Gourmet food trucks got a little legal help in their fight to do business in Akron.
Last week, the Institute for Justice, an Arlington, Va.-based civil liberties law firm, sent Akron City Council a two-page letter urging council to eliminate the city’s ban on food trucks.
In the letter, the Institute notes how as part of its National Street Vending Initiative, it has challenged laws restricting food trucks successfully in several other large cities.
City Council President Jeff Fusco said he had not yet seen the letter, but said it would be reviewed along with numerous other materials as a city committee studies what the rules for food trucks should be. Currently, trucks are prohibited under old city legislation that prohibits selling items out of vehicles.
This summer, food truck operators began to fight for the right to sell in public spaces in Akron. They have met with opposition from the Downtown Akron Partnership and some downtown restaurant operators, who contend, among other things, that the trucks pose unfair competition to bricks and mortar businesses who have invested in downtown.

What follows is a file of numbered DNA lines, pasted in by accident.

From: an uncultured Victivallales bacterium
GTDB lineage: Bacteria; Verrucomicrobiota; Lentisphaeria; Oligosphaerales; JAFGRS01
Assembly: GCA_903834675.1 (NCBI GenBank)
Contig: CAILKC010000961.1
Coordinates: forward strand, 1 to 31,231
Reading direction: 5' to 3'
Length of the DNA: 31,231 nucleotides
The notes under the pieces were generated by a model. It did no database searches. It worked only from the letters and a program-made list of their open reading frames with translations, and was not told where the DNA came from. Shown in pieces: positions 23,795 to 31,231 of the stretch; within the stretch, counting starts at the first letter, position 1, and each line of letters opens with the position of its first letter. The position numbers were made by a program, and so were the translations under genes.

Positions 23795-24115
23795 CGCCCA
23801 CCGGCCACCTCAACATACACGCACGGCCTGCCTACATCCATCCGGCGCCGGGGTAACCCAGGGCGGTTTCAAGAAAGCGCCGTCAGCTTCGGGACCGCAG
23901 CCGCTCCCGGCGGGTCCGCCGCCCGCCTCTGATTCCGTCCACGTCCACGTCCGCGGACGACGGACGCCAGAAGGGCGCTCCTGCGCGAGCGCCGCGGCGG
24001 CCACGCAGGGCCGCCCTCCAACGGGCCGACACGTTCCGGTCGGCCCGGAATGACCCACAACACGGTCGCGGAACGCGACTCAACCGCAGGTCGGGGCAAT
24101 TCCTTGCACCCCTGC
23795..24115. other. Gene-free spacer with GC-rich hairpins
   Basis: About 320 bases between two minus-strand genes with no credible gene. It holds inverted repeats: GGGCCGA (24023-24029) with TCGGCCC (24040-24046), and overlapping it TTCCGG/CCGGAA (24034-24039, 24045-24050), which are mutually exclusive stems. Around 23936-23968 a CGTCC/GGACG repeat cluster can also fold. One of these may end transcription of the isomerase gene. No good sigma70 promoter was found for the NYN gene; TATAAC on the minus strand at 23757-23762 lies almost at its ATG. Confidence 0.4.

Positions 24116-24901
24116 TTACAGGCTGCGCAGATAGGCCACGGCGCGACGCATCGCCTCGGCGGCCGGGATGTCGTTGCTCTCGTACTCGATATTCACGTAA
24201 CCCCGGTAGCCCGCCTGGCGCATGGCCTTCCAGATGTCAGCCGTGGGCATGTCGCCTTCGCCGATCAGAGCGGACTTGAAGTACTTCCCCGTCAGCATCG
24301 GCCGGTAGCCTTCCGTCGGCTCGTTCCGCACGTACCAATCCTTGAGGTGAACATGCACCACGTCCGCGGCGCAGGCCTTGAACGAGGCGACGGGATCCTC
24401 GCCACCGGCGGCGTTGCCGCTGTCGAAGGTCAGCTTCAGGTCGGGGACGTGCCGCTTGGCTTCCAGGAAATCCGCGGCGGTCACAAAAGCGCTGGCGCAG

The fight in City Council resulted in council forming a committee, earlier this month, to study the matter and determine whether food trucks should be allowed. Fusco said the committee held its first meeting on Monday.
In its letter, the Institute for Justice specifically notes a ruling out of the 6th U.S. Circuit Court of Appeals, from an unrelated case in which the court determined such protectionist regulations were illegal. “Protectionism is an illegitimate use of government power,” the letter states.
Fusco said the city’s law department is represented on the committee and will be reviewing all pertinent case law.
“We’re going to do the work,” he said, noting that all aspects of the food truck issue will be debated and considered and that food truck operators are welcome to attend every meeting and be part of the process every step of the way.
Meanwhile, the food trucks themselves are getting more organized for their fight.
They formed the Greater Akron Food Truck Coalition to advocate for their cause as a more organized block.
Jeffrey Winer, owner of the Orange Trük, is serving as president of the food truck coalition and said in a news release that Akron has the opportunity to embrace food trucks instead of rejecting them, and can set a national example by passing a law that allows food trucks to operate and “is limited to protecting the public’s health and safety.”